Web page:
There’s nothing more agonizing then writing a truly terrific line in your novel, and then, later, realizing you lifted it.

In the first draft of my as-yet-unnamed third thriller, I wanted to convey that a CIA covert operation went very, very poorly. I was looking to take an existing cliché (“the wheels fell off”… “it went south” … ) and turn it on its ear. What I ended up with is, “the operation went to hell in a speedboat.”

Excellent. Clean, fun, turns a cliché on its ear. I loved it.

Then I rewatched the pilot of Aaron Sorkin’s “Studio 60 on the Sunset Strip” and there’s the character Jordan McDeere saying, “…America is going to hell in a speedboat.”

I couldn’t believe it.

I had subconsciously lifted a line from one of the great dialog writers in all of Hollywood. (Hey, if you’re stealing, why steal from a hack?) Naturally, the line had to be exorcised from my manuscript.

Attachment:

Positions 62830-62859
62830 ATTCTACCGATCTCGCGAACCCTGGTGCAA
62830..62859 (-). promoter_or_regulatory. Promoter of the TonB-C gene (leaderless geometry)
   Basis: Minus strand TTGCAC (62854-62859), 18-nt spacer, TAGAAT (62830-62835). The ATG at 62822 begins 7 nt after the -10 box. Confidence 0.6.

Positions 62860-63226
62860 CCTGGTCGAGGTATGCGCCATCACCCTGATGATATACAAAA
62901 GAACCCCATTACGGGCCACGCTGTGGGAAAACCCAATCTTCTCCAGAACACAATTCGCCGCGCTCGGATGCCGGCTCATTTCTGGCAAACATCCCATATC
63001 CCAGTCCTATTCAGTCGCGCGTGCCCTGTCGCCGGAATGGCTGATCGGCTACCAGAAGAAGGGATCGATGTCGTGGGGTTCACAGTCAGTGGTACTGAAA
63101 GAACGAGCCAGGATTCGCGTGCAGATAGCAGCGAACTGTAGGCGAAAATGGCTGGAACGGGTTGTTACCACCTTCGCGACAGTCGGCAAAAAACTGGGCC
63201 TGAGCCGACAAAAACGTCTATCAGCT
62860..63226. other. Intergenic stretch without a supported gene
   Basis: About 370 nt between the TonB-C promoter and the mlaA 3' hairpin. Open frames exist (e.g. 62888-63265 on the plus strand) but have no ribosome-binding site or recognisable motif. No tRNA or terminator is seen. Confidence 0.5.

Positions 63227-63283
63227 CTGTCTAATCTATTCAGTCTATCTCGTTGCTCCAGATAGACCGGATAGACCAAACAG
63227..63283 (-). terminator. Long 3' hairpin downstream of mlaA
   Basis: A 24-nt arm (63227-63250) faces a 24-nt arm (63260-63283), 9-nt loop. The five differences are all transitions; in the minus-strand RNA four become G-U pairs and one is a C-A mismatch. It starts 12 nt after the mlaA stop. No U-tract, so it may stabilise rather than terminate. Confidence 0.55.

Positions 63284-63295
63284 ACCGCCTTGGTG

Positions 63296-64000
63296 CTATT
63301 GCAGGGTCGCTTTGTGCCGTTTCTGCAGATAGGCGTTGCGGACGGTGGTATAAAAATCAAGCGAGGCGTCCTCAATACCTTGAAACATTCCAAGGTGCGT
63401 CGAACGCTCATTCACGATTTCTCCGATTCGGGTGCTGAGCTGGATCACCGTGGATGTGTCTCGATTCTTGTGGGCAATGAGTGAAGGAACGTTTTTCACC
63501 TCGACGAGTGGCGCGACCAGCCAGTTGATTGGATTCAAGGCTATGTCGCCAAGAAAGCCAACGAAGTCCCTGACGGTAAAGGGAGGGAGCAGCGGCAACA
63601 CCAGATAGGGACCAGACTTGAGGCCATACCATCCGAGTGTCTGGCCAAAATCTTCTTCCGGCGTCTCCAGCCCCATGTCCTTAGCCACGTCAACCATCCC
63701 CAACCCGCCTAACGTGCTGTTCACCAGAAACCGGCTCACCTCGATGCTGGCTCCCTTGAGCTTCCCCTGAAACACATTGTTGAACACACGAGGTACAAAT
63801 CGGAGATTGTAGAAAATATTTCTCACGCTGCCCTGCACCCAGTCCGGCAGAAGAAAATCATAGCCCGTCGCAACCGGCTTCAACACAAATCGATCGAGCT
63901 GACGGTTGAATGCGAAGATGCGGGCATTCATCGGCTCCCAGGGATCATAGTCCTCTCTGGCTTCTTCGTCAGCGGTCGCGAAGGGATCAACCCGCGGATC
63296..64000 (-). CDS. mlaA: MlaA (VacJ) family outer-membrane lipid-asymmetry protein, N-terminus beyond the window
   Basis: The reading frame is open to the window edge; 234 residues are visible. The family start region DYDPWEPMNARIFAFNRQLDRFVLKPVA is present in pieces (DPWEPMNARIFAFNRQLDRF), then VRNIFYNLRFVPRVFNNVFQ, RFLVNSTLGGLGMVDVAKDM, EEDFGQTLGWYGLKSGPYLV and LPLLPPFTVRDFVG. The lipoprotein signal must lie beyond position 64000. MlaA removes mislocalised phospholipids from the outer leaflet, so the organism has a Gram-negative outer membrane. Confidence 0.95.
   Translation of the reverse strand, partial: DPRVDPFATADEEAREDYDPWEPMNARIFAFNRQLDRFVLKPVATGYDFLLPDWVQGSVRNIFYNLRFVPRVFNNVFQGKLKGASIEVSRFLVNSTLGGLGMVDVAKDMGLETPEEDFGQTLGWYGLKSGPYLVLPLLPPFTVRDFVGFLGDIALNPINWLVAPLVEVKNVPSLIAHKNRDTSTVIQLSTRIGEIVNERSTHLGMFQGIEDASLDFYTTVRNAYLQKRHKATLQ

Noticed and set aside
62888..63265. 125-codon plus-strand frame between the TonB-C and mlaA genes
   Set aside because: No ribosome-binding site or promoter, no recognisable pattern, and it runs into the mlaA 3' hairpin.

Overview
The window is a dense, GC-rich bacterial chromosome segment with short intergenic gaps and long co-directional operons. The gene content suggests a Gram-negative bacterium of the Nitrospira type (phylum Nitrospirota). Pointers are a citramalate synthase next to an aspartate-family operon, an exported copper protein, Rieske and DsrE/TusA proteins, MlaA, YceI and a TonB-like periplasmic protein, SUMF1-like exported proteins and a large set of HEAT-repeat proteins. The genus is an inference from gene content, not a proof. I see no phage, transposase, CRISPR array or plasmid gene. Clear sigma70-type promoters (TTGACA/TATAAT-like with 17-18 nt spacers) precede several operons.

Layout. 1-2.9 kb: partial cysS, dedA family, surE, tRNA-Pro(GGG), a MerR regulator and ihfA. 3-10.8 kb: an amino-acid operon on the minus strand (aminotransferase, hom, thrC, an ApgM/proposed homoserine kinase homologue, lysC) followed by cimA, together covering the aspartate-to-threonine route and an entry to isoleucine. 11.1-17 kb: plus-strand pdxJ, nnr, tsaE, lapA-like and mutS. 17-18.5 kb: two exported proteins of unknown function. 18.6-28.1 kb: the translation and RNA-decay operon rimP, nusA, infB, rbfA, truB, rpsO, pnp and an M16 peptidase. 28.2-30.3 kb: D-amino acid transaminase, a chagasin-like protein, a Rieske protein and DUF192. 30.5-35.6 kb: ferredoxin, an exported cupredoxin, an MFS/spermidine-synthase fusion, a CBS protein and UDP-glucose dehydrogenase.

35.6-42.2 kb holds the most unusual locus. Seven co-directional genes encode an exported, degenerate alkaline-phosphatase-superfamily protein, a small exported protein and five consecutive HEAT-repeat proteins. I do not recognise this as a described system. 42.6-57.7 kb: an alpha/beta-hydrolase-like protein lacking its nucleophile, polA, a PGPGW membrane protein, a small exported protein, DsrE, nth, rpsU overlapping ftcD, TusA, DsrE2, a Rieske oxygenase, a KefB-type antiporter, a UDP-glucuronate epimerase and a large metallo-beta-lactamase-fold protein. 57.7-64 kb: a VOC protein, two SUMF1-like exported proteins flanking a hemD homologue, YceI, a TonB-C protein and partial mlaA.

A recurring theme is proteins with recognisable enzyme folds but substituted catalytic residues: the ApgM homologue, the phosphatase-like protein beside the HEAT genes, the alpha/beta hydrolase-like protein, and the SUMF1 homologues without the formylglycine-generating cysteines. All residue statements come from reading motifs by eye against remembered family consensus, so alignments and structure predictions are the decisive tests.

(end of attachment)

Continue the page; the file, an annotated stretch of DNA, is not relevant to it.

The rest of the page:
It’s a problem. I store great bits of dialog somewhere in what passes for my brain. When I write a real gem, I have to ask myself: Is that you being a good writer? Or you hacking up Joss Whedon or Quentin Tarantino?


About danahaynes

Dana Haynes is the author of ICE COLD KILL (2013), BREAKING POINT (2011) and CRASHERS (2010) from Minotaur and St. Martin's Press.

Posted on November 26, 2010, in Blog and tagged , , , . Bookmark the permalink. 1 Comment.

  1. I expect that you meant
    747, not 737?



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